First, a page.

The library of the Petit Château contains over 1500 manuscripts and 17,500 printed volumes, that is part of the collection of over 700 incunabula, and some 300 medieval manuscripts, including one page of the Registrum Gregorii (c. 983), the Les très riches heures du Duc de Berry, the Ingeborg Psalter and 40 miniatures from Jean Fouquet’s Book of Hours of Etienne Chevalier.
The main French formal garden, featuring extensive parterres and water features, was laid out principally by André Le Nôtre for the Grand Condé. The park also contains a French landscape garden with a cascade, pavilions, and a rustic ersatz village, the Hameau de Chantilly.
The latter inspired the Hameau de la reine of Marie Antoinette in the Gardens of Versailles.
The Grandes Écuries (Great Stables) and the Château
The estate overlooks the Chantilly Racecourse and the Grandes Écuries (Great Stables) which contains the Living Museum of the Horse. According to legend, Louis Henri, Duc de Bourbon, Prince of Condé believed that he would be reincarnated as a horse after his death. In 1719, he asked the architect, Jean Aubert to build stables suitable to his rank.
The World Monuments Fund included the site in the 1998 World Monuments Watch to call attention to water infiltration and high humidity in the Galerie des Actions de Monsieur le Prince, and again in the 2002 World Monuments Watch due to the precarious condition of the entire estate. Funding for restoration work was provided from various sources, including American Express and the Generali Group.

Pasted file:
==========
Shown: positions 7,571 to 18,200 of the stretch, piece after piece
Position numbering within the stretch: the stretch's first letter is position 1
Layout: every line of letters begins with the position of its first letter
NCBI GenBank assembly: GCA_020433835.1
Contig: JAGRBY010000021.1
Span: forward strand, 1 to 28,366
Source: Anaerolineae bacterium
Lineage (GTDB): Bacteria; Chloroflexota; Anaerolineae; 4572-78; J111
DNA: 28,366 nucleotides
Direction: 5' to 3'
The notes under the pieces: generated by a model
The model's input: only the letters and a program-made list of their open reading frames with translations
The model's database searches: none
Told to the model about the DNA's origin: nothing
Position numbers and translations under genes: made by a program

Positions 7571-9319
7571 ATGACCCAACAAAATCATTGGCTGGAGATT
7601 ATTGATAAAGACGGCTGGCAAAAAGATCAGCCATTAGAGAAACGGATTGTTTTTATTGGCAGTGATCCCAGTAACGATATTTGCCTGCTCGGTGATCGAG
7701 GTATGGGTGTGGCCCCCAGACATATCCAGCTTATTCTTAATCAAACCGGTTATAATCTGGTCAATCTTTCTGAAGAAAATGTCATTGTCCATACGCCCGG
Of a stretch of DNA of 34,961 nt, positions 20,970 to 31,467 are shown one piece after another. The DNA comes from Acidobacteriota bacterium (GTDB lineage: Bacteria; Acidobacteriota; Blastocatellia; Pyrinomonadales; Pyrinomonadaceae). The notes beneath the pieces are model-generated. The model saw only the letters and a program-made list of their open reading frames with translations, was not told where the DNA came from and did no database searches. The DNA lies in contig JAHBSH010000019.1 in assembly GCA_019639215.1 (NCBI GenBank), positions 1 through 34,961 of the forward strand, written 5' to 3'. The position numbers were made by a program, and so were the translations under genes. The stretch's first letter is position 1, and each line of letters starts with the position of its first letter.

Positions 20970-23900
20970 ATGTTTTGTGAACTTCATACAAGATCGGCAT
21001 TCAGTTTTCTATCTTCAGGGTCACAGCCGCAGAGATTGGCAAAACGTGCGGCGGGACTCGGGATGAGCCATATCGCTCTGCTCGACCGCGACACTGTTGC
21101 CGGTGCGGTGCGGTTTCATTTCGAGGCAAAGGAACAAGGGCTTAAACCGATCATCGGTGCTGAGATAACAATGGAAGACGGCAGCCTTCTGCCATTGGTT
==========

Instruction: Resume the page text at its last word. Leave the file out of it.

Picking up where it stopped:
Subsequently, in response to an appeal for the restoration of the château, The Aga Khan donated €40m, accounting for more than half of a €70m needed by the Institut de France to complete the project. In 2008 the World Monuments Fund completed the restoration of the Grande Singerie, a salon with paintings on the walls of monkeys engaged in human activities, once a fashionable salon motif, but with few examples surviving today.
The château and the Great Stables were featured in the 1985 James Bond movie A View to a Kill, as the home of villainous Max Zorin (played by Christopher Walken) which was being infiltrated by Bond (played for the last time by Roger Moore) in his quest to find out more about Zorin, who had already aroused suspicions of MI6 with various business activities, and ultimately eliminate him.
Pink Floyd performed, on two consecutive nights, at the château during their The Division Bell tour on July 30–31, 1994.
Every two years, in June, the “Nuits de Feu” international fireworks competition is held in the château’s garden.
Ronaldo married model and MTV VJ Daniela Cicarelli in the château in 2005. The ceremony reportedly cost €700,000.
Every May, a rowing regatta, the Trophee des Rois, is held in the grounds. French university crews compete in the 750m race for a trophy.
David Gilmour, guitarist and singer of Pink Floyd performed at the venue on 16 July 2016 as part of his Rattle That Lock world tour.
The video game Battlefield 1 features a level that is based around the Château called “Ballroom Blitz”.